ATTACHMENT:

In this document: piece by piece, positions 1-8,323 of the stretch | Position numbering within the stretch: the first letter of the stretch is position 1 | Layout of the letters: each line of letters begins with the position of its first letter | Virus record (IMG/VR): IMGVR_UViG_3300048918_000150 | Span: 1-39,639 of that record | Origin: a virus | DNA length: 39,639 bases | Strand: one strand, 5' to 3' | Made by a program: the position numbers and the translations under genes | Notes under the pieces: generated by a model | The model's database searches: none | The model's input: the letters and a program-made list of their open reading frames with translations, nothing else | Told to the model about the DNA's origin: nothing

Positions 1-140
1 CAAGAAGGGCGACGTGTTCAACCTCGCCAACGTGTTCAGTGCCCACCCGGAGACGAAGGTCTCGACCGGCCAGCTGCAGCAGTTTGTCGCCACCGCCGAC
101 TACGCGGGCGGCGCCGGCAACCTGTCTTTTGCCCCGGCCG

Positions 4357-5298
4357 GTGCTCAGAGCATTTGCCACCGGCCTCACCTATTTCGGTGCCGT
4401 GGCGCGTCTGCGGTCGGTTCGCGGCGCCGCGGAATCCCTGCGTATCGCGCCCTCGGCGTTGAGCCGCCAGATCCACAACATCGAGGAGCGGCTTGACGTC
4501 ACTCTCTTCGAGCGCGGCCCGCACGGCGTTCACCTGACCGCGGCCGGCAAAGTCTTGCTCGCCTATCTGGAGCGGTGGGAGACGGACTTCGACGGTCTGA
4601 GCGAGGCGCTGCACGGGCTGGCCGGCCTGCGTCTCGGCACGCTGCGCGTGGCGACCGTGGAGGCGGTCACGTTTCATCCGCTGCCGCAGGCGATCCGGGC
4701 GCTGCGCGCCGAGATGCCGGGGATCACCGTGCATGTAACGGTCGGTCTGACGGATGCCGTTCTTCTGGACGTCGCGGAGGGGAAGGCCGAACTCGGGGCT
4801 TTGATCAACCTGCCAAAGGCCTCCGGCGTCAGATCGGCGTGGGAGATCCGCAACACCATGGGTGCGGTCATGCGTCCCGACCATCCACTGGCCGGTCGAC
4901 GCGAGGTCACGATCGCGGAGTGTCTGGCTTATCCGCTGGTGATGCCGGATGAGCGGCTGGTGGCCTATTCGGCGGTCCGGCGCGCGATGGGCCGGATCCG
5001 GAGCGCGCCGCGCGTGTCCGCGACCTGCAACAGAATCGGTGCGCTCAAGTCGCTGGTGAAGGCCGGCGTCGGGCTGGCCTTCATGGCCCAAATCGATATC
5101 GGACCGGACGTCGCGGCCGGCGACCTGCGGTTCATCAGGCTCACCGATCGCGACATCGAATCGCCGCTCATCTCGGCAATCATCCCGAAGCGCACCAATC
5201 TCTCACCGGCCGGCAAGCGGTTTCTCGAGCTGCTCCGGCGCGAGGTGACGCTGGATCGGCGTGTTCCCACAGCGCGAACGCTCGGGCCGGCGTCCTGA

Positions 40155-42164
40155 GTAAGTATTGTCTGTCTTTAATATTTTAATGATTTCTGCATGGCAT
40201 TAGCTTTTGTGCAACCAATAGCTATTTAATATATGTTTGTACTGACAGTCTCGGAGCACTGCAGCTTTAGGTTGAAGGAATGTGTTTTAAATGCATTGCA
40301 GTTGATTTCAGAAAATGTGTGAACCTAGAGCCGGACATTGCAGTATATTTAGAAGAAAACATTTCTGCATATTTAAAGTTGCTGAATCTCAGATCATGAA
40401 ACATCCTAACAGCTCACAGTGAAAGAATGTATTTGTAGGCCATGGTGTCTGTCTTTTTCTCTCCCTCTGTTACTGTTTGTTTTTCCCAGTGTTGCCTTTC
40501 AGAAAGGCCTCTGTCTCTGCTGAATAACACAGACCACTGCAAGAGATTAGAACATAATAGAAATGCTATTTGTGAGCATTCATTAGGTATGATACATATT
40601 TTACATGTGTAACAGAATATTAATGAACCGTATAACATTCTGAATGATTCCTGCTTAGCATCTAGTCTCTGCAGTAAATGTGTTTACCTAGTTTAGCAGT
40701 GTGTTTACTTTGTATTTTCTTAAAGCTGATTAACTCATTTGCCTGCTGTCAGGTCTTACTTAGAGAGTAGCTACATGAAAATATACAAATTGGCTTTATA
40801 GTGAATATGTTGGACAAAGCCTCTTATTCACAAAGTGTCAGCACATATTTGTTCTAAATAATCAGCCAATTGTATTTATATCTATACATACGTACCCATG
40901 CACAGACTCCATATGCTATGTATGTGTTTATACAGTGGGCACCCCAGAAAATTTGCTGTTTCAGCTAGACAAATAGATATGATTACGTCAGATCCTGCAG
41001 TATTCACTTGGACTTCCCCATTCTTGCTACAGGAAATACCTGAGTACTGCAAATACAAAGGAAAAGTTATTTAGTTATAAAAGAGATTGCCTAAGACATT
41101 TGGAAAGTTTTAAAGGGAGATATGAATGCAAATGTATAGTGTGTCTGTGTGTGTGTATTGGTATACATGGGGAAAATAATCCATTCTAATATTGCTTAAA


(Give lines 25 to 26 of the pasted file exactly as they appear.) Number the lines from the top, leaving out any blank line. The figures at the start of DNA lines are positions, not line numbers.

40901 CACAGACTCCATATGCTATGTATGTGTTTATACAGTGGGCACCCCAGAAAATTTGCTGTTTCAGCTAGACAAATAGATATGATTACGTCAGATCCTGCAG
41001 TATTCACTTGGACTTCCCCATTCTTGCTACAGGAAATACCTGAGTACTGCAAATACAAAGGAAAAGTTATTTAGTTATAAAAGAGATTGCCTAAGACATT